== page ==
- How do mufflers work?
Simply put, mufflers are primarily designed to reduce exhaust noise. The engine expels exhaust gas at such high pressures that they create powerful sound waves. The muffler uses a combination of baffles, chambers, pipes, and sound-dampening material to reduce these sound waves to a manageable level. There are also aftermarket performance mufflers available in the market that are designed to expel exhaust gas more efficiently and improve engine performance aside from cutting down exhaust noise.
- What are mufflers made of?
Mufflers are usually made of stainless steel, aluminized mild steel, or aluminum. Of the three, stainless steel mufflers are often preferred as they are exceptionally durable, have decades-long lifespans, and are highly resistant to corrosion. Additional materials such as fiberglass and steel wool are also used in mufflers to help reduce sound.
- What are chambered, turbo, and straight-through mufflers?
Mufflers in the market today can be grouped into three kinds, namely the chambered, turbo, and straight-through muffler, and with each one having its own distinct advantages and disadvantages.
A common sight in muscle cars, chambered mufflers cut down exhaust noise while at same time replace it with a more aggressive rumbling sound. These mufflers have several inner chambers that reflect sound waves against each other, causing each wave to cancel each out and thus reducing exhaust noise. Baffles are also sometimes placed inside the chambers to further reduce or alter the sound from the muffler.
Turbo mufflers, on the other hand, have several perforated tubes inside the chamber that guide the exhaust gases through the muffler in an S-shaped pattern. This distinct design makes the gases travel through more tubing and reducing noise even more. High-end versions of turbo mufflers also come with sound-dampening material packed around the tubes for additional noise reduction.
Meanwhile, straight-through or glasspack mufflers are designed to focus on maximum exhaust flow and horsepower. These mufflers are fitted with a straight perforated pipe wrapped in fiberglass which allows gas to flow freely at the cost of higher exhaust noise. Their compact design also makes them a favorite amongst street rodders and custom car enthusiasts.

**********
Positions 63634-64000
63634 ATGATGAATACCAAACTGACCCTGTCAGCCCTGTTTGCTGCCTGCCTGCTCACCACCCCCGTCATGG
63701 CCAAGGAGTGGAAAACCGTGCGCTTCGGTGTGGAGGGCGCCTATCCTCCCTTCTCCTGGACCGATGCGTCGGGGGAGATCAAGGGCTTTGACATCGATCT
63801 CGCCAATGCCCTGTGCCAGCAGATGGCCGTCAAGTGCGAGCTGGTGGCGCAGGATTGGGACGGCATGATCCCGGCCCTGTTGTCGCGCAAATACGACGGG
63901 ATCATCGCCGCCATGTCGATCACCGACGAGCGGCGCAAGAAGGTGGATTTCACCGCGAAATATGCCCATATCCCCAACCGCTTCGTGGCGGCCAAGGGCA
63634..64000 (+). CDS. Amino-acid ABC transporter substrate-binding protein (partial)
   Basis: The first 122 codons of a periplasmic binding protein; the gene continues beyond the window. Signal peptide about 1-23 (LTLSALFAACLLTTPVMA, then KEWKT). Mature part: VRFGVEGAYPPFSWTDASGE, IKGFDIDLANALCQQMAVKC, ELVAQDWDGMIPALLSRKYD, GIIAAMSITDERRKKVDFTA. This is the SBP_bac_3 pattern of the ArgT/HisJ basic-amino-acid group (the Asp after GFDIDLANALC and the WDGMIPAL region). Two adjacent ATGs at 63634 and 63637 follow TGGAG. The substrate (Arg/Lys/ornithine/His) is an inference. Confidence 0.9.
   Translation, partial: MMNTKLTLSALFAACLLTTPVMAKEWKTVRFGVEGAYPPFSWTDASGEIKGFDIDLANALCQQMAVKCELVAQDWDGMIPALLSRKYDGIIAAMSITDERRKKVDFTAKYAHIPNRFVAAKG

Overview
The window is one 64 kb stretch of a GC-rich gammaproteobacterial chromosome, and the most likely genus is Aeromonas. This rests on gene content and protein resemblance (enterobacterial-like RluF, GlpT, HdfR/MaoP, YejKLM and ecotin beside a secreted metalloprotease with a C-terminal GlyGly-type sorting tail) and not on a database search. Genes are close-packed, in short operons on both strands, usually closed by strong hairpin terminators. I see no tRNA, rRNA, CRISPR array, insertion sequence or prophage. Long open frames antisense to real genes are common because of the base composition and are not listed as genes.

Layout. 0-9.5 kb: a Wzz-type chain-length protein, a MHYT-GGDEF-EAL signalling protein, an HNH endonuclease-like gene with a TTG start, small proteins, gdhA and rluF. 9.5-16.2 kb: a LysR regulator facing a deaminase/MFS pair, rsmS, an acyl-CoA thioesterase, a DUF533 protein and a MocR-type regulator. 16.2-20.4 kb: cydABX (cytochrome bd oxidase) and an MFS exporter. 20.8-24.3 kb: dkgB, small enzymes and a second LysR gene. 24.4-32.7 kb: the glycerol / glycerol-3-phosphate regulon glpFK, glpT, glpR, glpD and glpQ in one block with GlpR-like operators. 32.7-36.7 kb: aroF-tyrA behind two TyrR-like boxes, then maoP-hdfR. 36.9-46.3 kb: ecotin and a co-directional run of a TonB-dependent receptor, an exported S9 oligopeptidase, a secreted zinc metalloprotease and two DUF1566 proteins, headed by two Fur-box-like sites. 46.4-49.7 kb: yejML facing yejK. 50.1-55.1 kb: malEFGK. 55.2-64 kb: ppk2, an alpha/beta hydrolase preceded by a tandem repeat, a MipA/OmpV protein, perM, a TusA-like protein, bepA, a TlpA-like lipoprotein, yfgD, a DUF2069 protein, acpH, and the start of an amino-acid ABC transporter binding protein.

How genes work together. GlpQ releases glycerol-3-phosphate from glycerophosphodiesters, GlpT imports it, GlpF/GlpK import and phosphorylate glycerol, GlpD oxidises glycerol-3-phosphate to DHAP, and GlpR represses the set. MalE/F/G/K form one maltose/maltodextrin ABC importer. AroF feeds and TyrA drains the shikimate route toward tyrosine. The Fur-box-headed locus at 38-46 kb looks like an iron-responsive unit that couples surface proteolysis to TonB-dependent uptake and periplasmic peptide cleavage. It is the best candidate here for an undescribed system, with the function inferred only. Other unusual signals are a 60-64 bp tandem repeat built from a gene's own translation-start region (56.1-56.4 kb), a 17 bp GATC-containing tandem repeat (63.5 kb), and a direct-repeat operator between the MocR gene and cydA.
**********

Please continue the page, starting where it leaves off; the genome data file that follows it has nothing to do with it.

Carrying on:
- Will a bigger muffler pipe increase the performance of my car’s engine?
Bigger does not always mean better when it comes to mufflers. While a bigger pipe does theoretically allow for more exhaust gas to escape, it may also cause an imbalance in backpressure in your vehicle’s exhaust system. So before investing in a performance muffler, make sure it is compatible with the specifications of the exhaust system in your Jeep.
- White smoke is coming out of my new muffler. What should I do?
White smoke, along with a slight odor coming out of your newly installed mufflers, is caused by the thermal grease inside the muffler pipe that is burning up due to hot exhaust gas. This is a normal, temporary occurrence during the break-in period of the muffler, although if the smoke lasts for several months, you may have to get it checked by a mechanic.
- What causes discoloration on a muffler?
Discoloration on the muffler, particularly on the tip, is caused by compounds left over from the polishing process and embedded in the microscopic pores on the surface of the muffler. Over time, the hot exhaust causes the compound residue to oxidize, resulting in a yellow or gold haze.
Discoloration is a common occurrence in mufflers, but this can be minimized by regular cleaning of the muffler surface with a wheel cleaner. Using a double-walled muffler tip can also further reduce discoloration as it is better insulated against the heat from exhaust gas.
- How do I know if my car’s muffler is broken?
There are many symptoms of a broken car muffler, including louder exhaust noise, a thumping or clunking sound due to baffles that have come loose inside the muffler, thick black smoke coming out of the pipe, abnormally high engine temperatures, and visible holes and corrosion on the muffler chamber and pipes. If you notice any of these signs in the muffler of your Jeep, have it inspected by a mechanic as soon as possible and replace any parts if necessary. A broken muffler can severely affect the performance and fuel efficiency of the engine.